Caseley's (Starring Dorothy Kane) moving if uneven novel opens as a credibly limned, diverse group of relatives--Jewish on her father's side and Cuban on her mother's--gathers to mourn the death of Sierra Goodman's father. Missing him greatly, the 13-year-old finds solace in the portrait of Abraham Lincoln that her father had hung on her bedroom wall (""Lincoln's melancholy expression soothed her, as if his etched lines of pain knew her sorrow"") and, in a posthumous gift from her father, a collection of Lincoln's speeches and writings. She finds parallels between Lincoln's personality and that of her father, and between her personal life and that of ""A.L."" When her class is assigned to write and perform a play, Sierra suggests that they base it on Lincoln's life. As Sierra and Eli, her estranged best friend, research their roles (Mary Todd Lincoln and her husband, respectively), Caseley stretches her theme almost to the snapping point. In the finale of the play performance, depicting Lincoln's death, Sierra throws herself onto Eli and they both begin sobbing, she feeling the loss of her father and he mourning his father's descent into alcoholism (""They were a duet of tears, converging grief, his body shuddering beneath her own""). On the other hand, the shadow of Sierra's father feels real and poignant throughout, and the author follows up her melodramatic catharsis with an affecting, hopeful ending that may well offer comfort to youngsters who have experienced a similar loss. Ages 10-up. (May)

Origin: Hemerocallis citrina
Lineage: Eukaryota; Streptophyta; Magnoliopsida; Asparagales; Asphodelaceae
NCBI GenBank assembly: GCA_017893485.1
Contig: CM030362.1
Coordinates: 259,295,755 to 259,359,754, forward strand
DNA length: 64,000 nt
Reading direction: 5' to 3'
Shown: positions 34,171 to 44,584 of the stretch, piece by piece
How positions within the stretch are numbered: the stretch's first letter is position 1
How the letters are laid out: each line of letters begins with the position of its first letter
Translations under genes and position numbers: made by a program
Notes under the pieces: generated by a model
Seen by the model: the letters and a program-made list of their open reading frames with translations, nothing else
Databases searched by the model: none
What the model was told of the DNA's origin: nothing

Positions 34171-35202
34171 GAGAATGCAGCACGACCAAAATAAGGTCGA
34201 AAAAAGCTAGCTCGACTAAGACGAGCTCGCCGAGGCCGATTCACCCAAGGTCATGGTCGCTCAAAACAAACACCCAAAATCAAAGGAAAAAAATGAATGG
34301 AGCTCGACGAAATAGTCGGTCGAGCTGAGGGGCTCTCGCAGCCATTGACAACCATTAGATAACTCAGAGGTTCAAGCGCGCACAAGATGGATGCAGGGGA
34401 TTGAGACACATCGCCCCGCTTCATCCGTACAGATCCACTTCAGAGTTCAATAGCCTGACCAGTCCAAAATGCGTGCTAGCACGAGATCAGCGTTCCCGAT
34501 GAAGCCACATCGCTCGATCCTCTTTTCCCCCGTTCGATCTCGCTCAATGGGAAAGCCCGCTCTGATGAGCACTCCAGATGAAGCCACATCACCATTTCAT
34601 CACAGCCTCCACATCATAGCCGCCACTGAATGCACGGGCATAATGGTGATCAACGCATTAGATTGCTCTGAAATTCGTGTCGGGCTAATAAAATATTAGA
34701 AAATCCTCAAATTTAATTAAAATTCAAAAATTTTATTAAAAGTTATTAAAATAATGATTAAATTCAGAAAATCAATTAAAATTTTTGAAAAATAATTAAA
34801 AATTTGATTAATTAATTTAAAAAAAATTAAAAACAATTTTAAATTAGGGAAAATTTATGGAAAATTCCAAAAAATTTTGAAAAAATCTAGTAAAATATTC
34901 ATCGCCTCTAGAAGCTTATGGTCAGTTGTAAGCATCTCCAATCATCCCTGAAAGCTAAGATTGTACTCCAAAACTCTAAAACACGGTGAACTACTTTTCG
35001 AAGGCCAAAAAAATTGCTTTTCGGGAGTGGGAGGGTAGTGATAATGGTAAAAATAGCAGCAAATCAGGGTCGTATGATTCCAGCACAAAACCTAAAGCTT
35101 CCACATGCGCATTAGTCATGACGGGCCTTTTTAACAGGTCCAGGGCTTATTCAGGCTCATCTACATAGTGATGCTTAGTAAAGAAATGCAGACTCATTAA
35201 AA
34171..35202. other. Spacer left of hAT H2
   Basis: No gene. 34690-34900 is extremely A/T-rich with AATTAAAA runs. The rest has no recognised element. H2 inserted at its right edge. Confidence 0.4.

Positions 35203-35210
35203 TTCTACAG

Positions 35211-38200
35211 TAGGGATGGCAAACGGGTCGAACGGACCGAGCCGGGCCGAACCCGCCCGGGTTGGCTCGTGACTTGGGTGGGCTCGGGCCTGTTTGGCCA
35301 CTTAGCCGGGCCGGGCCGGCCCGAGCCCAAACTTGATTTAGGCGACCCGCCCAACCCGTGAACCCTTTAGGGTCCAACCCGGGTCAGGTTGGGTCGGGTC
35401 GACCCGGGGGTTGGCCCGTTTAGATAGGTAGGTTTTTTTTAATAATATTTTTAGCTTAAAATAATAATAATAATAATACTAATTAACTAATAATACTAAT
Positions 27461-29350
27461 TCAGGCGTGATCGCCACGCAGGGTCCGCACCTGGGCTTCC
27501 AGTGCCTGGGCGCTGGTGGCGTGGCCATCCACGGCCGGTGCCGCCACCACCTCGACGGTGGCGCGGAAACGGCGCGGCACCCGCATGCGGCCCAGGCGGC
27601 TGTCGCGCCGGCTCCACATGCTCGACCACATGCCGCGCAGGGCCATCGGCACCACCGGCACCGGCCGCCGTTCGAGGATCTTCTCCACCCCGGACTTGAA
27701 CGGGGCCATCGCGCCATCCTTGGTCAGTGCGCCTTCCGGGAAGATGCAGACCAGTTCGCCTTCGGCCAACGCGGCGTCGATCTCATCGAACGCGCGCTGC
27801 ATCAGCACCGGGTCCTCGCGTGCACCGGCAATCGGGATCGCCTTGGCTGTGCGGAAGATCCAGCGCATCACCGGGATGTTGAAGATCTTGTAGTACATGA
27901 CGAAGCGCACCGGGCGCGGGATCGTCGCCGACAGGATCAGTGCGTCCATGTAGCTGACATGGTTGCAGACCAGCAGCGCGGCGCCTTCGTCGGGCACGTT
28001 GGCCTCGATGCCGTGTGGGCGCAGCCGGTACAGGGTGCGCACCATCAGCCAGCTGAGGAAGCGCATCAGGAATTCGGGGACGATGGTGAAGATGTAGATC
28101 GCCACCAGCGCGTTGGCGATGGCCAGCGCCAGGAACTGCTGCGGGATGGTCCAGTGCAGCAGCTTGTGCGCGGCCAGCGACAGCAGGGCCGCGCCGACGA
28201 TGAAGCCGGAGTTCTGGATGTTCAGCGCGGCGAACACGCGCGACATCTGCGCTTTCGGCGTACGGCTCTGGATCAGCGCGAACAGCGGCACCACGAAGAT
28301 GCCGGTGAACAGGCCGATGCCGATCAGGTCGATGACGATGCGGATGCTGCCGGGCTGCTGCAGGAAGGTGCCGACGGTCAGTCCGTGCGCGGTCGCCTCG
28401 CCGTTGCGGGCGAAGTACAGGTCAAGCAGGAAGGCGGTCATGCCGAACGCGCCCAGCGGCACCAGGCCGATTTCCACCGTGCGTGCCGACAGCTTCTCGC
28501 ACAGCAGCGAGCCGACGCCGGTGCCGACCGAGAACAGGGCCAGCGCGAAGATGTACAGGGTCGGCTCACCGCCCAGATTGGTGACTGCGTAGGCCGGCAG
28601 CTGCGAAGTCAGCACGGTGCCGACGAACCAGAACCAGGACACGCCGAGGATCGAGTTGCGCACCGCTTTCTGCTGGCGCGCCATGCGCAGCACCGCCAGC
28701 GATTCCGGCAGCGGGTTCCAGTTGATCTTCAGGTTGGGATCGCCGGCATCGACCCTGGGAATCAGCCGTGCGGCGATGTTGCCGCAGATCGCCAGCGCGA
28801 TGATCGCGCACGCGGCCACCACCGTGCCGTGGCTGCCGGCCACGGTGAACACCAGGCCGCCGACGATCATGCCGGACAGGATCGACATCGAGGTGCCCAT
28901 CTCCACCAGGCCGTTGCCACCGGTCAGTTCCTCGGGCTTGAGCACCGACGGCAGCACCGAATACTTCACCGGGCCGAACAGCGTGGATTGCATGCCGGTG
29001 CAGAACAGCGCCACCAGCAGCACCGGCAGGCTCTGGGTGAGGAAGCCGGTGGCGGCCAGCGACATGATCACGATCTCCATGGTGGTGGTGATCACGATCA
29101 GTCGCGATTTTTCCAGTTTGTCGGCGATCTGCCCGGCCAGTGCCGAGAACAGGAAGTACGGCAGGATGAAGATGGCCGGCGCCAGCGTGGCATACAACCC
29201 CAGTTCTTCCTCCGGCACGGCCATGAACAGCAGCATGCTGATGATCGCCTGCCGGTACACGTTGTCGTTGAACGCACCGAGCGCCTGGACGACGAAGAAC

Reviewed on: 05/01/2000 Release date: 05/01/2000 Genre: Children's
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